During the rains retreat following the Buddha's Parinibbana, the First Council (sangayana) convenes at Rajagaha, India, during which 500 arahant bhikkhus, led by Ven. Mahakassapa, gather to recite the entire body of the Buddha's teachings. The recitation of the Vinaya by Ven. Upali becomes accepted as the Vinaya Pitaka; the recitation of the Dhamma by Ven. Ananda becomes established as the Sutta Pitaka.

We can consider this the beginning of modern Buddhism as we know it. Of course, years later, it would split into various schools and traditions.

My personal opinion is that Buddhism started the day the Buddha accepted the invitation by Brahma Sahampati to teach the world (see Ariyapariyesana Sutta).

  • yeah acceptable, but my question was about Buddhism not about Buddha. Even though there were more Buddha's before Gautama Buddha the religion which is known as Buddhism wasn't in the world right? – Wickram Bagawathinathan Aug 29 '17 at 9:03
  • Updated my answer with the traditional date for Year 1 of the Buddhist Era calendar. – ruben2020 Aug 29 '17 at 9:12
  • Your supporting source from Theravada Buddhism right, but there is another Buddhism knows as Mahayana Buddhism. So will it effect the conclusion? I mean will Mahayana has any other different history? – Wickram Bagawathinathan Aug 29 '17 at 9:27
  • All schools of modern Buddhism started from Gautama Buddha, so the history would be the same. Right after the Buddha's passing, the First Council of the Sangha was convened. The first schism happened at the Second Council at around 334 BCE, where Mahasamghika split apart from the Sthavira Nikaya. The former group became the predecessor of Mahayana Buddhism, while the latter became the predecessor of Theravada Buddhism. About 75 - 100 years later, Buddhism spread far and wide after Mauryan Emperor Asoka converted to Buddhism. – ruben2020 Aug 29 '17 at 10:35
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It's about 150-200 years, that Wester lay people and scholars invented and defined "Buddhism" and the word appears, if remembering right, first in the Encyclopedia Britannica.

If asking about Buddhas teaching, called Buddha- Sāsana, in the origin/traditional countries, it started with the setting in motion the Wheel of Dhamma, short after Buddhas awakining, at least on request of the King od Devas.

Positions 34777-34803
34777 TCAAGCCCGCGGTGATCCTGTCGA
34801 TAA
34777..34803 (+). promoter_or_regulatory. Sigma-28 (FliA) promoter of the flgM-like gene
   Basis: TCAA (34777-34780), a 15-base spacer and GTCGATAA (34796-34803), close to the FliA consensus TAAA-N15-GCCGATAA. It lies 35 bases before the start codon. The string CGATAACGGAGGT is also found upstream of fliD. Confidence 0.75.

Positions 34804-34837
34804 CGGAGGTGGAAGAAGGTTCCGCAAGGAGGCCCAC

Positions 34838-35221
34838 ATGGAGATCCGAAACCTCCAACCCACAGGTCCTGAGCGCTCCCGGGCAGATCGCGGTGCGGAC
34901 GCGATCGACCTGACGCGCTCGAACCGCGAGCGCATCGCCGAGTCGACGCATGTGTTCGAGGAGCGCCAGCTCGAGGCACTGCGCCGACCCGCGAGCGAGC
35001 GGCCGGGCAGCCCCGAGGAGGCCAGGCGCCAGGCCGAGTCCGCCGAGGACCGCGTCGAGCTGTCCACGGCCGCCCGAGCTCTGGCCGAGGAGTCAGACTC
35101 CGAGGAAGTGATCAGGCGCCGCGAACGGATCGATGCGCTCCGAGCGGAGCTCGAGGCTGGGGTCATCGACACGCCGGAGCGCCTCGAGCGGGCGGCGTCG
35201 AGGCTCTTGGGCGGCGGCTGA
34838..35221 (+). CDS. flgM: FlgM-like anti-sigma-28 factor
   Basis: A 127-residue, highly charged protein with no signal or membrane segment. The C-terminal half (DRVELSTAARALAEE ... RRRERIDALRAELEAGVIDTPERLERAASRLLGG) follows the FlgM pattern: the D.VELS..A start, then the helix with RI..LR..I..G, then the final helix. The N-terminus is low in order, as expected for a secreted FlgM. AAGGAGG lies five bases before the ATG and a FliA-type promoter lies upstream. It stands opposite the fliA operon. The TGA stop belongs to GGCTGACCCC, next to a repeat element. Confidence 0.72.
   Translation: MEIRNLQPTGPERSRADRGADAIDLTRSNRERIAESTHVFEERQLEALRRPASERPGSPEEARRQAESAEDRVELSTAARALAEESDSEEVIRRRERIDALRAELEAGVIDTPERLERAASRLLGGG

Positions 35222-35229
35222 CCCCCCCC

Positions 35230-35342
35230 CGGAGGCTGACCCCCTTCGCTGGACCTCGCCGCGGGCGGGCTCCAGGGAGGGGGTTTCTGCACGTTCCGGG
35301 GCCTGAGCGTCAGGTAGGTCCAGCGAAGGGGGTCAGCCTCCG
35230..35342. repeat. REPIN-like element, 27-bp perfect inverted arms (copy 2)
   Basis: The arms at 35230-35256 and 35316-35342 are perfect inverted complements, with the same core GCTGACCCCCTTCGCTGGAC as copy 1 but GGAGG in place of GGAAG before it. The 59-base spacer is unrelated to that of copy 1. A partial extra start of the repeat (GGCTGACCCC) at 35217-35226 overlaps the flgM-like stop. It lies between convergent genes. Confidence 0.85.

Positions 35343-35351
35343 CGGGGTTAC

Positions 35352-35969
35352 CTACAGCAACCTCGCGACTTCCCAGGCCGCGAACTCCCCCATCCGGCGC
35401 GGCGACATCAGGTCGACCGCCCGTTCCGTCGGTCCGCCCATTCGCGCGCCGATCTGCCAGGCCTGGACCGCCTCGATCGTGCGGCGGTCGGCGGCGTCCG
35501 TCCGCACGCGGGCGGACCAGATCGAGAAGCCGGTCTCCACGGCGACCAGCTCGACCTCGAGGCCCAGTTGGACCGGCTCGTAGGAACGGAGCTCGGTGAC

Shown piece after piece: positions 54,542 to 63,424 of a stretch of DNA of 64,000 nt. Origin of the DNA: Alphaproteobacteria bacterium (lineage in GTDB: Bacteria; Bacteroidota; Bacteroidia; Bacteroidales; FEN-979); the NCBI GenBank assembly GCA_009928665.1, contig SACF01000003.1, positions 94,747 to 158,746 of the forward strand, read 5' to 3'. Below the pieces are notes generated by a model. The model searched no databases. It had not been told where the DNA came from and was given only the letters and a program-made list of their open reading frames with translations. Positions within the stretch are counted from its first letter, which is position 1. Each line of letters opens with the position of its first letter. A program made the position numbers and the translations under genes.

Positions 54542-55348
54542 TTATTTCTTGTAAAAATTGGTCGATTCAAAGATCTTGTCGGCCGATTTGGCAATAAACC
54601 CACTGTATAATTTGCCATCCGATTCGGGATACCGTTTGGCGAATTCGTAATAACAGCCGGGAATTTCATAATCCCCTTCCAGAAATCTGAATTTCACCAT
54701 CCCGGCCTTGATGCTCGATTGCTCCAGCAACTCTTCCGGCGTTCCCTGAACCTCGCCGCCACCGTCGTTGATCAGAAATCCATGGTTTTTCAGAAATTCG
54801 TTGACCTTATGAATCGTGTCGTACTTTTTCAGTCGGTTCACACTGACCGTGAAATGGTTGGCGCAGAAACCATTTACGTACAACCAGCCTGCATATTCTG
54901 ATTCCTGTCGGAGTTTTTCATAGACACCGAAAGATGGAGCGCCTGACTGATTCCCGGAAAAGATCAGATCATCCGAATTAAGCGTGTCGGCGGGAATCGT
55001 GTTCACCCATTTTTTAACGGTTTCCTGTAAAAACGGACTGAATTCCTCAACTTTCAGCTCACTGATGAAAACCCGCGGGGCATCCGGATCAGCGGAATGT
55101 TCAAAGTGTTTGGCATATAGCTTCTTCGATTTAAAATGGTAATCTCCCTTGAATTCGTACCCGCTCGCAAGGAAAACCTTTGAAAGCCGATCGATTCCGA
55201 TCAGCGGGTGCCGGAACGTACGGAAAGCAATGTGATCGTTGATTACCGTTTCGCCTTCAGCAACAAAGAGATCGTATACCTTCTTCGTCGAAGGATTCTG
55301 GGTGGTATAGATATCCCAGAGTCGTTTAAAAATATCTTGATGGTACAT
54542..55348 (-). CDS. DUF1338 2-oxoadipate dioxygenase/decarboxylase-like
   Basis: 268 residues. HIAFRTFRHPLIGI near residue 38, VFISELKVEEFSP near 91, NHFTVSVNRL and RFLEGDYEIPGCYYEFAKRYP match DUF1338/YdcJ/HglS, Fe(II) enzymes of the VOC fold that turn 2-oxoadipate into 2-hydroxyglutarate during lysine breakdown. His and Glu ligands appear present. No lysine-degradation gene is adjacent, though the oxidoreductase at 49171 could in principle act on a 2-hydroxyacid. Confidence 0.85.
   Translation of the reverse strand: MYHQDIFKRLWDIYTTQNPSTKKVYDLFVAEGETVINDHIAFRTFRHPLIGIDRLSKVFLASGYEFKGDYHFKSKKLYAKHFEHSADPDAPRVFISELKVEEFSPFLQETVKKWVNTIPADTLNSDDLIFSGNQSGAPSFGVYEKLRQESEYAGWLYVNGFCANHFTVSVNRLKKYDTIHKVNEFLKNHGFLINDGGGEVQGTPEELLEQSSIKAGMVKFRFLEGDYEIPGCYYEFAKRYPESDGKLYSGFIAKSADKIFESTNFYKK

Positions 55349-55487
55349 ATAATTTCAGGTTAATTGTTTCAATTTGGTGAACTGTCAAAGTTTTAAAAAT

The first follower have been some lay people on his way to search for some who are capable to understand the Dhamma, it was before the setting in motion.

On the occation of setting in motion the Dhamma, he accepted (ordained) his first disciples and this was the beginning of his religion he called him self "This Dhamma, this Vinaya", usually called Dhamma-Vinaya (Teaching/Doctrine-Conduct/Discipline).

References to Suttas Names detail: A Sketch of the Buddha's Life gives a good and most relayable short overview of what is general known and approved since this time.

(Note: This is a gift of Dhamma, not meant for commercial use or other wordily gains.)

  • So you are saying Buddhism is only 150-200 years older? remember this is 2017 AD. – Wickram Bagawathinathan Aug 30 '17 at 5:36
  • Yes, that what falls under this lable, broad known today, celebrated, uphold and struggled for, is not older as it's lable. Note: that is not meant in regard of Buddhas Religion, his heritage..., see and read answer in detail, Wickram Bagawathinathan. And "Buddhism" will also not last long, as every popular appearence. In reagard of Buddha Sakara (time counting in this Sasana, we writte the year 2561. Add 45 years and @WickramBagawathinathan will have the age of Buddhas teaching and religion according to the tradition of his disciples) Scholars and the world may waste time in arguing years. – Samana Johann Aug 30 '17 at 6:01
  • @WickramBagawathinathan He's saying that the phrase "Buddhism", i.e. the English (and German) word, was coined 200 years ago by Western lay people and scholars. – ChrisW Sep 1 '17 at 8:03
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A good book to read. I highly recommend it for you. This is the book help me to get into Buddhism.

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He realized that his spiritual aspirations were far higher than those under whom he chose to learn. He realized that there was none capable enough to teach him what he yearned for – the highest Truth. He also realized that the highest Truth is to be found within oneself and ceased to seek external aid.

http://www.buddhanet.net/pdf_file/buddha-teachingsurw6.pdf

  • "the Buddha Era is reckoned from the death of the Buddha, which occurred in 543 b.c. (in His 80th year), and not from His birth." so here is the answer, and Buddha born as a hindu am I right? "Gautama was born as a Kshatriya" -Wikipedia, and Kshatriya is the one of the four classes in Hinduism yeah? – Wickram Bagawathinathan Aug 29 '17 at 7:38
  • The Hinduism is a late invention by Westerners. What prevailed in Buddha's time is the Brahmanism. – SarathW Aug 29 '17 at 8:07
  • okay, then how Buddha was born as a Kshatriya? BTW Brahmanism also Hinduism right? May I know who are the people in Hindu Temples? – Wickram Bagawathinathan Aug 29 '17 at 8:53